12 Mar 2012


Authored by: Jonathan Brown and Valeria Lysenko


The merits and de-merits for seating arbitration in the DIFC using the DIFC-LCIA Arbitration Rules for contracts with UAE counterparties are explored by Jonathan Brown and Valeria Lysenko.
In brief

  • Arbitration in the countries which are party to the New York Convention, seated overseas, can be used for UAE counterparties, as enforcement will be based on the reciprocity offered by the New York Convention.
  • DIFC-LCIA Arbitration, seated in the DIFC could be a better alternative to consider for contracts with Dubai counterparties.

In UAE project financings, lenders and UAE counterparties would often agree to resolve disputes by arbitration in the countries which are party to the 1958 New York Convention on Reciprocity and Enforcement of Arbitral Awards (New York Convention), say, under the London Court of International Arbitration (LCIA) Arbitration Rules with the seat of arbitration in London.
Seating arbitration in the Dubai International Financial Centre (DIFC) and using the DIFC-LCIA Arbitration Rules may be an alternative to explore where the counterparties are resident in Dubai.
New York Convention
Broadly speaking, the intention of the New York Convention is to ensure that an arbitral award obtained in one of the New York Convention countries can be enforced in another New York Convention country as easily as if it were a domestic arbitral award in the country in which it is being enforced.
In the UAE a domestic arbitral award must first be ratified by local courts. The ratification process must go through the same steps as any claim that is filed in the court. This means that it must be filed in the Court of First Instance and that there are two possible stages of appeal. It is only when the arbitral award has been ratified in this way that it can be enforced.
Whilst local courts are not supposed to re-examine the merits of the underlying dispute, this may occur in practice. The losing party may sometimes seek to challenge the validity of the award under the requirements of the UAE Civil Procedure Code (CPC).
One might conceivably end up with a New York Convention foreign arbitral award the enforcement of which is time-consuming and relatively expensive in the UAE, and which could ultimately be rejected by local courts as unenforceable because of non-conformity with one of the requirements for enforcement under the CPC.
Nevertheless, we are aware of two instances where a foreign arbitral award was ratified in the UAE in accordance with the New York Convention, without re-examination of the merits of the award. In April 2010, the Federal Court of First Instance in the Emirate of Fujairah ratified two arbitral awards made by a sole arbitrator in London in relation to a dispute under the London Maritime Association Arbitration Rules. Ratification by the Dubai courts of another foreign arbitral made in London has recently passed the Court of Appeal stage.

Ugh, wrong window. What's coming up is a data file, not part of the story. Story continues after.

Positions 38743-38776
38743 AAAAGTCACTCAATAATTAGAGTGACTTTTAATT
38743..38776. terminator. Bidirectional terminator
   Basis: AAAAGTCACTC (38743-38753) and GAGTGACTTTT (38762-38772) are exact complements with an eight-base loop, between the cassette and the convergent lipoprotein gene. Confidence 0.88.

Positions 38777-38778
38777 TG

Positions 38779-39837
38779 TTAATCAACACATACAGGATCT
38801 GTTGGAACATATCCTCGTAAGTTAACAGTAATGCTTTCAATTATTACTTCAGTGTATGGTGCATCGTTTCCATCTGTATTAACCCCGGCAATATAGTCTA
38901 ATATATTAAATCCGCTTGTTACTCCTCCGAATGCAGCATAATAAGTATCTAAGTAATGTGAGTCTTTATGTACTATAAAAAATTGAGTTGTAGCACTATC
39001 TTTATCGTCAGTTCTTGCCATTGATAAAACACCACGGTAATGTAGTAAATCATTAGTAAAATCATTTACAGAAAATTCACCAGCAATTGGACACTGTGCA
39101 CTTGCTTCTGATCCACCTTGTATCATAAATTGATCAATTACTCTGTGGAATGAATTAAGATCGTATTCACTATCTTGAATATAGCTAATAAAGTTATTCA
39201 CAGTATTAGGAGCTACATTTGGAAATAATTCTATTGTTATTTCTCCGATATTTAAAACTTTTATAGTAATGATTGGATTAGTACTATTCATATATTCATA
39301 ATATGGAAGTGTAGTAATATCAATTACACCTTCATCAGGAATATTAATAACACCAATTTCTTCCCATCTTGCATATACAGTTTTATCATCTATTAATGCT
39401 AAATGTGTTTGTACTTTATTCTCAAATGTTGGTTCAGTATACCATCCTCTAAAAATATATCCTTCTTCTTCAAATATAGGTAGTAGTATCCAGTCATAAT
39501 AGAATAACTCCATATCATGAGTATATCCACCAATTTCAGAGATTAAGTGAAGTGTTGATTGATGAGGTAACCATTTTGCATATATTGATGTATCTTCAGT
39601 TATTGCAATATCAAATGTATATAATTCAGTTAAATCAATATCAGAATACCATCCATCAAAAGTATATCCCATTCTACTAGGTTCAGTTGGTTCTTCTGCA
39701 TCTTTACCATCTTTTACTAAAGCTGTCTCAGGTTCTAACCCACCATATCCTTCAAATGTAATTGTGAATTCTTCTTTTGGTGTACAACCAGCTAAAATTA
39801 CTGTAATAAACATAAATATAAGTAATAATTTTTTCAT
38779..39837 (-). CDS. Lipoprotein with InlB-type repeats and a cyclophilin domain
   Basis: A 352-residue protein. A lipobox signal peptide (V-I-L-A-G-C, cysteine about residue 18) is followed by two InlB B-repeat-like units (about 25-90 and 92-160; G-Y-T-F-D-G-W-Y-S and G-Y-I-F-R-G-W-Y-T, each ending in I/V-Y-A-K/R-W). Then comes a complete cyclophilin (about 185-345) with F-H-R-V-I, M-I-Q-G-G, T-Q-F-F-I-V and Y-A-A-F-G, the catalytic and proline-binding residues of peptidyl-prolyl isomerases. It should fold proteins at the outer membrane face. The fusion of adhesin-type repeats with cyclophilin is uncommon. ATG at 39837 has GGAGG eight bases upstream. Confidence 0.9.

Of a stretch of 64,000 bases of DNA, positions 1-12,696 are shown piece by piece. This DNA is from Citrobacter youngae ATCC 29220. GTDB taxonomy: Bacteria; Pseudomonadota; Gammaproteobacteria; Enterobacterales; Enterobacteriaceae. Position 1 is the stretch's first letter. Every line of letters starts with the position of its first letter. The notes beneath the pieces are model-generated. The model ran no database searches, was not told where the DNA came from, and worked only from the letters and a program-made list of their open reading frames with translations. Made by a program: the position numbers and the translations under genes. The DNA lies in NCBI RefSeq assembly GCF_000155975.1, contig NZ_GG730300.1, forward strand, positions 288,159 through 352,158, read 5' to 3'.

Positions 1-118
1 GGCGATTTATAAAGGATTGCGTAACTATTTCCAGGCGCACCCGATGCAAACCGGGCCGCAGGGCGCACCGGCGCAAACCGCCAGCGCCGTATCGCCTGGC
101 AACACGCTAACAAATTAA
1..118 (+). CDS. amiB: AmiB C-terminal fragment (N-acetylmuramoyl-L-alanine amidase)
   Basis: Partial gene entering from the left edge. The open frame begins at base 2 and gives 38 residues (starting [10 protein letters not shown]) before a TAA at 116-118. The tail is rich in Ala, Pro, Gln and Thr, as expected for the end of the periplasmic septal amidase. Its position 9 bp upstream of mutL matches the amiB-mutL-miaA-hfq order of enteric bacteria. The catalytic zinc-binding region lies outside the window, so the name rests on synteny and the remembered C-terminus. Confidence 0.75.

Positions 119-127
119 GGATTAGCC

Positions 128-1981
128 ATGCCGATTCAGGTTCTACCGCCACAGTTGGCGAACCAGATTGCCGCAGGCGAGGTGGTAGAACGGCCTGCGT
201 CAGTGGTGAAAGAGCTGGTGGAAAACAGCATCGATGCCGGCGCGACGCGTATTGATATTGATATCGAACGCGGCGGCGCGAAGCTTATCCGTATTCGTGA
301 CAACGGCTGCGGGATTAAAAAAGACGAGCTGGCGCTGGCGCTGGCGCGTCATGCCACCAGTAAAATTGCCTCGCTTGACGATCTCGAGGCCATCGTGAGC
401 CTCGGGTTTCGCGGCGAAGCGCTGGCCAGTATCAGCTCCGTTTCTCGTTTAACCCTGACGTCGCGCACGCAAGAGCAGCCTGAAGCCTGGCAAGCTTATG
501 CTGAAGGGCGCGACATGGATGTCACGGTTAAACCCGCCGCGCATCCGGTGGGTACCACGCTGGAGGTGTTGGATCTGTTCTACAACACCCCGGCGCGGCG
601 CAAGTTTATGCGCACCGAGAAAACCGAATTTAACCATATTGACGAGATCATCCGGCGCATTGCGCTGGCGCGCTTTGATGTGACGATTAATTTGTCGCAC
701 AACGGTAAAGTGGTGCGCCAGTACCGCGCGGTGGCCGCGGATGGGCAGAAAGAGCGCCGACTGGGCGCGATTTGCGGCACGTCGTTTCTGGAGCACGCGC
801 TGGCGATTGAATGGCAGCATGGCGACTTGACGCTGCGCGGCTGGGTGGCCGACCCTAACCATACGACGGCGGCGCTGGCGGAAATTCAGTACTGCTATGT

While these cases are positive examples, local courts are not required to follow these decisions in future cases. It is unlikely that these precedents would have persuasive force in court proceedings in other emirates.
A DIFC-LCIA arbitral award that has been recognised and ratified by the DIFC Courts may be enforced in Dubai based on the Protocol of Jurisdiction between Dubai courts and DIFC Courts and relevant corresponding Dubai Law on the Judicial Authority of the DIFC (Dubai Law No. 12 of 2004 (as amended by Dubai Law No 16 of 2011). The DIFC Courts judgments can be enforced through the execution department of the Dubai courts, provided that a number of procedural requirements are met.
To enforce a DIFC-LCIA arbitral award onshore, the award is first converted into a DIFC Courts judgment and then presented to the execution judge at the Dubai courts for enforcement. There is no need for ratification of a DIFC-LCIA arbitral award by Dubai courts. The execution judge at the Dubai courts has no jurisdiction to review the merits of a judgment, award or order of the DIFC Courts and should, without interference, convert the DIFC Courts judgment into a judgment of the Dubai courts. The so “converted” DIFC-LCIA arbitral award should then be enforceable not only in Dubai, but throughout the rest of the UAE, without the need to go through the ratification procedure under the CPC.
In Dubai, therefore, a DIFC-LCIA award should be enforced directly through the Dubai courts, without going through the ratification process. In March 2011, the Dubai courts approved the execution of a DIFC-LCIA arbitral award ratified by the DIFC Courts without re-examination of the merits of the award.
Prospects of direct enforcement of DIFC-LCIA awards in other Emirates through local courts are unfortunately uncertain because there is as far as we are aware no similar protocol or law to underpin the relationship with the DIFC Courts and courts in other Emirates.
Issues arising on enforcement against UAE counterparties entitled to sovereign immunity under the applicable local laws would continue to apply, whether in the context of enforcement of New York Convention arbitral awards or DIFC-LCIA arbitral awards.